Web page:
In this chapter of our Annual Insurance Review 2020, we look at the main developments in 2019 and expected issues in 2020 in the Middle East and Africa.
Key developments in 2019
In last year's Annual Insurance Review we looked at the UAE government's innovation strategy for 2018-2021. During 2019 we saw progress on this - innovation labs were established, underwriting practices were brought in line with new regulations and local talent was promoted. The UAE insurance market also continued to demonstrate strong levels of growth, with premiums up by 9% as of September 2019.
Much of the recent growth has been attributed to the success of Takaful insurers, which offer insurance products structured in a way that ensures adherence to Islamic scripture. Takaful insurers have benefited from the recent increase in premiums and have also gained ground in terms of profitability, after initially having lagged behind traditional insurers.
In 2018, we predicted that insurers in Africa would need to invest in technology in order to increase market penetration. 2019 was an exciting year for InsurTech on the continent, with a range of apps launched that simplify user-interfaces and reduce the cost of insurance products. One start-up which has grown quickly provides fire alarms and arranges property insurance for shanty towns. Another is a micro-insurance provider that offers insurance for farmland on the basis of satellite-images.
In March of this year, South Africa recognised its first formal underwriting qualification. This follows the introduction of laws that restrict the ability of foreign underwriters to do business locally without a regional office and marks another move towards improving the standing of local talent.
What to look out for in 2020
Following several years of premium growth, the Dubai and Abu Dhabi insurance markets are considered to be relatively saturated. Competition has intensified, particularly in the motor and health markets, and 2020 is likely to bring a softening in rates. There may also be some consolidation in the market, as insurers position themselves to remain profitable.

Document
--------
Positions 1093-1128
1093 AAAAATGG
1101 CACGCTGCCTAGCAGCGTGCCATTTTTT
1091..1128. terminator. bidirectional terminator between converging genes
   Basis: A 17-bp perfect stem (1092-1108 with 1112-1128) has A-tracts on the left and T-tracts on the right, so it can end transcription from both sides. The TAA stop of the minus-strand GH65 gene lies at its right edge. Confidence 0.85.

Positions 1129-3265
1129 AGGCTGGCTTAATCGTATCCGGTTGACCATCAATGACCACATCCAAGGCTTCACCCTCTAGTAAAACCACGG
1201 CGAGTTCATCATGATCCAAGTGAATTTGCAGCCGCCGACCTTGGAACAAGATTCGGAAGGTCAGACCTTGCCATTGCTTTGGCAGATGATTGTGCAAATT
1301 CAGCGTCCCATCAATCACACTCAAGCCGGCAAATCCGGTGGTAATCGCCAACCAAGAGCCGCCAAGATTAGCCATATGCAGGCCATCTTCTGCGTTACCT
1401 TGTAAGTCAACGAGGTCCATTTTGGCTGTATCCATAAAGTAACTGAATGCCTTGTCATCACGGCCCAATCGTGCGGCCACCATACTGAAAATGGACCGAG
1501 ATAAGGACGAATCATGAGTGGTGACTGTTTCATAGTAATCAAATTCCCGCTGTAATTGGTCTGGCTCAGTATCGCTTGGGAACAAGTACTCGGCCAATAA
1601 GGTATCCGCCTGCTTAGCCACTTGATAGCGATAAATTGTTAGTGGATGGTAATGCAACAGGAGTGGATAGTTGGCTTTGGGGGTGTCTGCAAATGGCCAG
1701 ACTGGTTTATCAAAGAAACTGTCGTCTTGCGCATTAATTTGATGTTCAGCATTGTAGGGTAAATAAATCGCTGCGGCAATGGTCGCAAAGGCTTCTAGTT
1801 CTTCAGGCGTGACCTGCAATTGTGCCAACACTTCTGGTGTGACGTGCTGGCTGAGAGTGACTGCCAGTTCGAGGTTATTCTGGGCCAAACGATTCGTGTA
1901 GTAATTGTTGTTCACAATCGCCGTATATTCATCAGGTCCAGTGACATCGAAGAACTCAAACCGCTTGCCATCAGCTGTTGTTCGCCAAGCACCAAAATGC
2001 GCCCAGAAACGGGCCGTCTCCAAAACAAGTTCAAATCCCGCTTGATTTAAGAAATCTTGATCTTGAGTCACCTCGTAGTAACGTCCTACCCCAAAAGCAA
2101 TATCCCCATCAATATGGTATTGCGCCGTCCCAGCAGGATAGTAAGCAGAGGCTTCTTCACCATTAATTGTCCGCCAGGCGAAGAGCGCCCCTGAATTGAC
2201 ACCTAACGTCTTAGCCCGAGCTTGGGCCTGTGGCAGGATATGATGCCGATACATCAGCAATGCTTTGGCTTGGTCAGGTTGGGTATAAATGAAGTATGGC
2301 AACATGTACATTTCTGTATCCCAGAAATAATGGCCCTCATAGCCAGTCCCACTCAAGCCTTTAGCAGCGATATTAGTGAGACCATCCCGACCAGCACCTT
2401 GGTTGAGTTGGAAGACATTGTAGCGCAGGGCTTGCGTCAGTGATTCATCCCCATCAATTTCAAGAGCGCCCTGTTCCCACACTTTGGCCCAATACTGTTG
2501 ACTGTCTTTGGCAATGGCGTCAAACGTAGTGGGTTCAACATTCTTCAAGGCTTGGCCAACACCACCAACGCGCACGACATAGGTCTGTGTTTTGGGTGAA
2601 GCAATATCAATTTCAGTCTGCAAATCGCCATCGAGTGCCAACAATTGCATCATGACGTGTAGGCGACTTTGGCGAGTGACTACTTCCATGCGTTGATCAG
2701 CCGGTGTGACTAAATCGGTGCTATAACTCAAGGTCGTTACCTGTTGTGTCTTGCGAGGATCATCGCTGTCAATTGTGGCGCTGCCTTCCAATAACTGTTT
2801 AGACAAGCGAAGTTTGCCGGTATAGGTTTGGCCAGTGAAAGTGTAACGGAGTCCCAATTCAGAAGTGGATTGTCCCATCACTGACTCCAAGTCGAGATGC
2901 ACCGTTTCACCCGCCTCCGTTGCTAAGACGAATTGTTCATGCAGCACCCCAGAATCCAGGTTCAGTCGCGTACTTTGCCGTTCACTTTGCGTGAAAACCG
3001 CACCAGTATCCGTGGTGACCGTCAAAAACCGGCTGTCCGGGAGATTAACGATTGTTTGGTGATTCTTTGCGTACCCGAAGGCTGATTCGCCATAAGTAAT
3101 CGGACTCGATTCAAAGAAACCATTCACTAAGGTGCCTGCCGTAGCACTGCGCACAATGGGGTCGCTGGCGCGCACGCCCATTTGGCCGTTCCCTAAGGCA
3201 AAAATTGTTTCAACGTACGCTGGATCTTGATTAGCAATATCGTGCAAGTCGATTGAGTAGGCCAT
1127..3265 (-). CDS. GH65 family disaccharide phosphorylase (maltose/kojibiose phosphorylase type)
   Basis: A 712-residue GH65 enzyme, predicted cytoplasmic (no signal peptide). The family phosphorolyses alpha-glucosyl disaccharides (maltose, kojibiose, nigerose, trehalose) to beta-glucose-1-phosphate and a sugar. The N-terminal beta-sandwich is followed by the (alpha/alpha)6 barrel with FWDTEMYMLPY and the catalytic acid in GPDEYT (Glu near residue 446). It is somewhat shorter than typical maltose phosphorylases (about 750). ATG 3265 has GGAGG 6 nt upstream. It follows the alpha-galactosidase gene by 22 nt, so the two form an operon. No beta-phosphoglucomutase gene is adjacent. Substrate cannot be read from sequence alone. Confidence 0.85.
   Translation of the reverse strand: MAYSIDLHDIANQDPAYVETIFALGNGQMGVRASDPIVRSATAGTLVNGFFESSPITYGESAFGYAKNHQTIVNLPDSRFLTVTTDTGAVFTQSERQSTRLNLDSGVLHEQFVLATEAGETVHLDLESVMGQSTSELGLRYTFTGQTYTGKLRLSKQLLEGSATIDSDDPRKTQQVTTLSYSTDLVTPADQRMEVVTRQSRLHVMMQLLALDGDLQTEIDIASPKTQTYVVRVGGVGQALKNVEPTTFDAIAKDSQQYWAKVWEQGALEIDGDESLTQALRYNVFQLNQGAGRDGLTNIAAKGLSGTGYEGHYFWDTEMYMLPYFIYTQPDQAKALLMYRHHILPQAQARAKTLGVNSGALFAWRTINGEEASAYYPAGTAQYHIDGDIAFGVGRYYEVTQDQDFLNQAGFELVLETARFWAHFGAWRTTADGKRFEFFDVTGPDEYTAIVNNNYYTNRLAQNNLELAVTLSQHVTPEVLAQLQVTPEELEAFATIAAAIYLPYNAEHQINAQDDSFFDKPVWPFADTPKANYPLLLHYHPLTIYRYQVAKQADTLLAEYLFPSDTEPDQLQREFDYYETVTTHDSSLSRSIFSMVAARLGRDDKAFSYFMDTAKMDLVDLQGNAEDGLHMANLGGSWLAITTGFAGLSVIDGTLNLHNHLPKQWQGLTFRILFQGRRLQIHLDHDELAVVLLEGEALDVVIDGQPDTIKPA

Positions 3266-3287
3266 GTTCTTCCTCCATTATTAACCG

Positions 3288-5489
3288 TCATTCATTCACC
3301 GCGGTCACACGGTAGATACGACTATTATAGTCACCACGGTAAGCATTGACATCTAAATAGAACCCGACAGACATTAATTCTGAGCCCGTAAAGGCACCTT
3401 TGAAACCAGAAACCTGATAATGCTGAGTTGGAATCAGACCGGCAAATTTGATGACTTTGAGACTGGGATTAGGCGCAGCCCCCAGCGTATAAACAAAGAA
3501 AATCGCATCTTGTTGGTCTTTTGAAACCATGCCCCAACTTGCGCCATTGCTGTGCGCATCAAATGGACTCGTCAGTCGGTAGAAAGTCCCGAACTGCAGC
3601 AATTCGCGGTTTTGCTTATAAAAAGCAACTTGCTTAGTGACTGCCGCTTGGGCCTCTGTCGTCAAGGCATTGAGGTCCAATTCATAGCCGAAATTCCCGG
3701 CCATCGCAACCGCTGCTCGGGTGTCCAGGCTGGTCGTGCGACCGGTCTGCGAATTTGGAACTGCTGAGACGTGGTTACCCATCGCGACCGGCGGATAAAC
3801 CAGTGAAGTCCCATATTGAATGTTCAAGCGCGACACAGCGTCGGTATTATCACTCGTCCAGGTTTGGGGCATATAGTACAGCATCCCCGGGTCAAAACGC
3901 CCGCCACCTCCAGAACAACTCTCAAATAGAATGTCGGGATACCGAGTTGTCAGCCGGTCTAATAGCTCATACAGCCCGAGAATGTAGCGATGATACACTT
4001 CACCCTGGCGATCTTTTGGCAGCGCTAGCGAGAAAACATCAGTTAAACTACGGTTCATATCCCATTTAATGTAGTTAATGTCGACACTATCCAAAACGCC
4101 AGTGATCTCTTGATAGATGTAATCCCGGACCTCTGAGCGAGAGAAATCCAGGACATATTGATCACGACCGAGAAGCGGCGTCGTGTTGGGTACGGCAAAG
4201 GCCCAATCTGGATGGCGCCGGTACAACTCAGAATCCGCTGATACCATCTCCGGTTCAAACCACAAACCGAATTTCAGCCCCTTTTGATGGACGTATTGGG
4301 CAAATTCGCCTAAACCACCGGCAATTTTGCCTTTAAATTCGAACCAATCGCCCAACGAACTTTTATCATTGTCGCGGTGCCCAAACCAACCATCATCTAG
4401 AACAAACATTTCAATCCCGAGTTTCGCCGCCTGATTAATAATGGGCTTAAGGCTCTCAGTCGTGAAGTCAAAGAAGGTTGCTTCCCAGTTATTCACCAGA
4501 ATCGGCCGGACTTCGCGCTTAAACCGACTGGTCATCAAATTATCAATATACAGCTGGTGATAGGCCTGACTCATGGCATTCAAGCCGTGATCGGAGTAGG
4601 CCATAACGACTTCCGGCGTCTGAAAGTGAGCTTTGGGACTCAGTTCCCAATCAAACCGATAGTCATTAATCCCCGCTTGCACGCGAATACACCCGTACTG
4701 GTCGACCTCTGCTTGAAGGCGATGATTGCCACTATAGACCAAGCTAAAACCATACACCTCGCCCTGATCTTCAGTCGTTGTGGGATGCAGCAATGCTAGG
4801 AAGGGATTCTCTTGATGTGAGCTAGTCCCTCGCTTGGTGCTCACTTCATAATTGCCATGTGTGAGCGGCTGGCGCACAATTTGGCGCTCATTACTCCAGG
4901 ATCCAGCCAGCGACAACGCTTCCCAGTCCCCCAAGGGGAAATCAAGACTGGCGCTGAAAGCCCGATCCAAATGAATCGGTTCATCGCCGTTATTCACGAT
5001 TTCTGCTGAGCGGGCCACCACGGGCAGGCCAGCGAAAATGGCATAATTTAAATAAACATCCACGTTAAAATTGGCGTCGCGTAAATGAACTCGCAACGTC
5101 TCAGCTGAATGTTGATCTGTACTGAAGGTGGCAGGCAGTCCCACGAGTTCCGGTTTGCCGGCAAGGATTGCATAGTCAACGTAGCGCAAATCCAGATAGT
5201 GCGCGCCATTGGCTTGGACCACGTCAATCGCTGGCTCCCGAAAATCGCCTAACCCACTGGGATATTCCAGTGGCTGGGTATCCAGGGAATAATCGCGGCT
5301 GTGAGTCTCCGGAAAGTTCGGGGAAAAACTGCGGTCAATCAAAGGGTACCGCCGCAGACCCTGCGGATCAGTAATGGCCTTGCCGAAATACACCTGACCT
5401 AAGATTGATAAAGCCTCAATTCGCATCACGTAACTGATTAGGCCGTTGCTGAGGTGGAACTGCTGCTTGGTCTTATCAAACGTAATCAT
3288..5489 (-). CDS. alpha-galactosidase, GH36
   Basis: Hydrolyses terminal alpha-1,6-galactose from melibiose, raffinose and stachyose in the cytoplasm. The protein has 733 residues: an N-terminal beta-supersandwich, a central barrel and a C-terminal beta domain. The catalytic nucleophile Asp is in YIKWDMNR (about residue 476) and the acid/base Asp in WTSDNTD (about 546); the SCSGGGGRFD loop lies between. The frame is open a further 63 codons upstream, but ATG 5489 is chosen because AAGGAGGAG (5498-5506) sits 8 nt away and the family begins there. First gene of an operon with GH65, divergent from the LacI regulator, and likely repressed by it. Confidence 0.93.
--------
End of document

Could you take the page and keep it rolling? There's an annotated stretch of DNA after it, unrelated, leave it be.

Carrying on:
There are, however, several areas that are likely to continue to drive premium growth. The UAE government has committed considerable sums to improving infrastructure and boosting the non-oil economy over the next decade – this includes a lot more building, which will require construction and property insurance. There has also been an increase in the number of local SMEs interested in purchasing health insurance for their employees, where previously it had been only large international corporates. Demographic trends such as a growing middle class and an increasing life expectancy are also positive for insurers' bottom lines.
Whilst InsurTech start-ups have had some success over the past several years, those operating in insurance markets in Africa continue to cite challenges including regional protectionism, and a lack of disposable income.
Looking ahead, the work done by CIMA, which has co-ordinated insurance regulation in 15 francophone countries, will provide a considerable boost to regional insurers. The harmonisation of insurance rules in these jurisdictions will make it more accessible to offer insurance across all 15 countries.
The International Energy Agency (IEA) predicts that Africa will be at the forefront of an energy revolution in its use of solar power. This will be driven by the expected population growth (predicted to increase by as much as 800 million in 20 years) resulting in a considerable spread of urbanisation and increased power demands. This poses opportunities for local insurers to offer products covering small to large scale solar infrastructure.